I’m not religious (except in the sense that Robert Lowell suggested in “My Heavenly Shiner”: “We were kind of religious, we thought in images”), yet Christmas for me remains a well of nostalgic emotion. It’s not about the dull hours I spent in our Lutheran church listening to the dry rote of the pastor’s sermons and the strangely passionless choir (joy was all right as a concept, it seemed, but something one should avoid expressing); it’s about the memories of music and lights and people we love, those we can embrace and those we can’t. Gifts, yes—though there have been years when gifts were few, and still the joy arrived.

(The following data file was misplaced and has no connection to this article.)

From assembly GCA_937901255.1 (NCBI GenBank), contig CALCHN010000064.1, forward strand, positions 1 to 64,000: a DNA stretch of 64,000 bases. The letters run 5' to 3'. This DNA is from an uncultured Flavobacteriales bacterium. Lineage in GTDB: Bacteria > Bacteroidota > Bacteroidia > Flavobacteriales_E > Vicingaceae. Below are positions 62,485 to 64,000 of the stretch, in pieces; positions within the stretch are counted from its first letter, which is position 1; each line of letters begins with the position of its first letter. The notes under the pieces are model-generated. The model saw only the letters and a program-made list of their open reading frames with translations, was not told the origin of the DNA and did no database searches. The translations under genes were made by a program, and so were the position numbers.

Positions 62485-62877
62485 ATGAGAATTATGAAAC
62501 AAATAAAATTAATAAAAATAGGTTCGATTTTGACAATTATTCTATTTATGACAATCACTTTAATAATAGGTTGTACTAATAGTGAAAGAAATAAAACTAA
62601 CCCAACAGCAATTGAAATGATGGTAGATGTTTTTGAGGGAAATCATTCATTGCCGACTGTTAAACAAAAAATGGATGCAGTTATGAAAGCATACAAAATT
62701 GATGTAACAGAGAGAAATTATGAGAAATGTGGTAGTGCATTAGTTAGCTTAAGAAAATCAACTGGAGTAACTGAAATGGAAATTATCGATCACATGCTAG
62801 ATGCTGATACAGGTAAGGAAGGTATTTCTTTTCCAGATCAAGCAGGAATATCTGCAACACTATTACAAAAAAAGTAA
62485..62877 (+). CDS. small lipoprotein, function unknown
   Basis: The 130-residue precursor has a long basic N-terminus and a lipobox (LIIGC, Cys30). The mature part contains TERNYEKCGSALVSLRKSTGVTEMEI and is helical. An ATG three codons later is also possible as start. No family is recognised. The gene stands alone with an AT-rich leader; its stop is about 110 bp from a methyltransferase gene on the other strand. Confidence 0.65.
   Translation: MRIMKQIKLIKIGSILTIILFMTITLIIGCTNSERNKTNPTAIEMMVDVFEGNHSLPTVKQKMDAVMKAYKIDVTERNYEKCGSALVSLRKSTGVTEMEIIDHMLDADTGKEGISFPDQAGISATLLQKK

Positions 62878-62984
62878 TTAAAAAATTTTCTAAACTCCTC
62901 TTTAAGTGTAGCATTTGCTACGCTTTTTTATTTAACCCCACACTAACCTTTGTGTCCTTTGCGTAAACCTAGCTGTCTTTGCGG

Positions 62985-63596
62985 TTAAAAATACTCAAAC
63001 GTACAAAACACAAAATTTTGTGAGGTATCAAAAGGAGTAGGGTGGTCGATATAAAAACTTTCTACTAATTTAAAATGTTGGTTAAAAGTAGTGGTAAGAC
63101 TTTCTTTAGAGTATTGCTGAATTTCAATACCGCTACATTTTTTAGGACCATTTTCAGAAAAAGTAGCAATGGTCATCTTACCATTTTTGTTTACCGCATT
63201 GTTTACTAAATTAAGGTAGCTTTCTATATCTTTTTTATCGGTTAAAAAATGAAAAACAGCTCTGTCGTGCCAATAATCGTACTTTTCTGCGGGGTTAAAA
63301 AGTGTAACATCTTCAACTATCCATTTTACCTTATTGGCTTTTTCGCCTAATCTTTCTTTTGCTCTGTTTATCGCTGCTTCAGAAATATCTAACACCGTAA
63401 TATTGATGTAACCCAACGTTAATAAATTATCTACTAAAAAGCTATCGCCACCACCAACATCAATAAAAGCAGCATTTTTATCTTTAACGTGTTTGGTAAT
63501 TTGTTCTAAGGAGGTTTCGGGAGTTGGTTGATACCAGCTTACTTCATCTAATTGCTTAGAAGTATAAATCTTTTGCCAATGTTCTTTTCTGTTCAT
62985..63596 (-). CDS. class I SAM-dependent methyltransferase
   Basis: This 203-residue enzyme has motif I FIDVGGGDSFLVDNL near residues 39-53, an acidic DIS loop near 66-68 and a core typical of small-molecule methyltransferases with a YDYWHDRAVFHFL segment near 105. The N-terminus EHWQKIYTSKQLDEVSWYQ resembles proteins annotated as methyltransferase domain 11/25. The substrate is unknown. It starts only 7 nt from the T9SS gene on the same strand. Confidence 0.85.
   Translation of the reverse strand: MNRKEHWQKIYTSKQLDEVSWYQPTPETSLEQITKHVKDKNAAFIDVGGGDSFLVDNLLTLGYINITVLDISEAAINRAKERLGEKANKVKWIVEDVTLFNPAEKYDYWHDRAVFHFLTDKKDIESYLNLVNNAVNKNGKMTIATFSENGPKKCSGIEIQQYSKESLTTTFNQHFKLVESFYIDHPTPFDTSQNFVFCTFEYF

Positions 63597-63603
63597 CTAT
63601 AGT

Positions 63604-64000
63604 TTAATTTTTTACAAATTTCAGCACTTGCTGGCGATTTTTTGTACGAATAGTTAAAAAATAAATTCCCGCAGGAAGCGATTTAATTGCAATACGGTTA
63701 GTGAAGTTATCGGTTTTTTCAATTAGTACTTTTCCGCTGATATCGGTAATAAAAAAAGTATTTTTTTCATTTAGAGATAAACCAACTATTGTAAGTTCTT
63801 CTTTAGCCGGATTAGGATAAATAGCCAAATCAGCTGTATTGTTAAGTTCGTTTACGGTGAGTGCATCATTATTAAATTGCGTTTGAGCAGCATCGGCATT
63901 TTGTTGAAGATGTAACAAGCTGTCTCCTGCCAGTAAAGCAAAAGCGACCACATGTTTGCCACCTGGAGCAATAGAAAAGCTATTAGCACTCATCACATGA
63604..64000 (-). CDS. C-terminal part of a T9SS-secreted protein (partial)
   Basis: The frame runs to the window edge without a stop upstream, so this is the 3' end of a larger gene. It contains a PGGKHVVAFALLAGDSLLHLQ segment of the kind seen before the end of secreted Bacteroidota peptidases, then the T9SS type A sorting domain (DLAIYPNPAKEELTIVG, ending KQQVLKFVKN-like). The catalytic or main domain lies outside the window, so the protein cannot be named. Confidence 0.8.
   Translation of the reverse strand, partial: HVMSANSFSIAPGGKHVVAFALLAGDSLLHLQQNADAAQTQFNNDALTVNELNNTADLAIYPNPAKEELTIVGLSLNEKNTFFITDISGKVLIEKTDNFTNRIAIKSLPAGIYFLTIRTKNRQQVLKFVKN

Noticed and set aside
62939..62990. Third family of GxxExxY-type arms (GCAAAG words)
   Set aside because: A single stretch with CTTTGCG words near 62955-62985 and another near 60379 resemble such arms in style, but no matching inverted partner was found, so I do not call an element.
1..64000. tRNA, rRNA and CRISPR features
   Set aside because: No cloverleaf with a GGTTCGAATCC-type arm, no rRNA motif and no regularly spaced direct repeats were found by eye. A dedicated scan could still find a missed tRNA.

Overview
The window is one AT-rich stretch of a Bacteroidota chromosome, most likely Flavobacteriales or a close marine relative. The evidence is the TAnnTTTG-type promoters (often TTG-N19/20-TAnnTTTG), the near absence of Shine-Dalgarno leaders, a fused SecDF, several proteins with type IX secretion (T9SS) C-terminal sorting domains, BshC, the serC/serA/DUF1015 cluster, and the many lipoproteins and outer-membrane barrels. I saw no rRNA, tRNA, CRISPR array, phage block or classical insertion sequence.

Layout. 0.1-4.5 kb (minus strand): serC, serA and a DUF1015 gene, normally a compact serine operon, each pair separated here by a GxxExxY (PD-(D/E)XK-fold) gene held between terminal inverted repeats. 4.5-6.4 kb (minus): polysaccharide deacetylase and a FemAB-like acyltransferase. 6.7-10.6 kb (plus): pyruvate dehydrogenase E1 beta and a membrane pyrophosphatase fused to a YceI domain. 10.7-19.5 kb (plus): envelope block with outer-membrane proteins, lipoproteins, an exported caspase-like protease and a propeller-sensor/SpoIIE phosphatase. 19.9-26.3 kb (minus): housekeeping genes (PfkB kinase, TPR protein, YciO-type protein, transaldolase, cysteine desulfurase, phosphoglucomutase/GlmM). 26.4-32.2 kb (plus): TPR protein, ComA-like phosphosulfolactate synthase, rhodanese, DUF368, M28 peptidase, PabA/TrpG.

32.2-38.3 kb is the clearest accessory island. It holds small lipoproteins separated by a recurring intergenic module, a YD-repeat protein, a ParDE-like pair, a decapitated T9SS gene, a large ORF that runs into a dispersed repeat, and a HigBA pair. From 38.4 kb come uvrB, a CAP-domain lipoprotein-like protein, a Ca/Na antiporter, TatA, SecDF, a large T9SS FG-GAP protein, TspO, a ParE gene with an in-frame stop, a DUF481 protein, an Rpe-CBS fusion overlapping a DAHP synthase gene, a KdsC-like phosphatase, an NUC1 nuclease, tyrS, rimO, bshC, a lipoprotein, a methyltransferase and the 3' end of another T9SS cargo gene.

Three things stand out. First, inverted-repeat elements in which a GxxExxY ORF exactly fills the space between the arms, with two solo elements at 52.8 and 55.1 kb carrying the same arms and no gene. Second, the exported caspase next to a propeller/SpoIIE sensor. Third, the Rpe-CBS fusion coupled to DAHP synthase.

Denise Levertov is one of the few poets I know who explicitly addresses the nature of joy:
You must love the crust of the earth on which you dwell.
You must be able to extract nutriment out of a sandheap.
You must have so good an appetite as this, else you will
live in vain.
Joy, the, “well … joyfulness of
I had not known it,” the woman of eighty
said, “only remembered, till now.”
In dark fields.
On Tremont Street,
on the Common, a raw dusk, Emerson
“glad to the brink of fear.”
It is objective,
stands founded, a roofed gateway;
away from it, stumble
again towards it not seeing it,
enter cast-down, discover ourselves
“in joy” as “in love.”
The great thing about joy is that its roots may go back to childhood but its energy is always new (think Henri Bergson‘s notion of “a flow of unforeseeable novelty“), so this season can be nostalgic and fresh at the same time. A good example of this is the video below, which came out four years ago and freshened, yet again, my non-religious but joyful feelings about Christmas.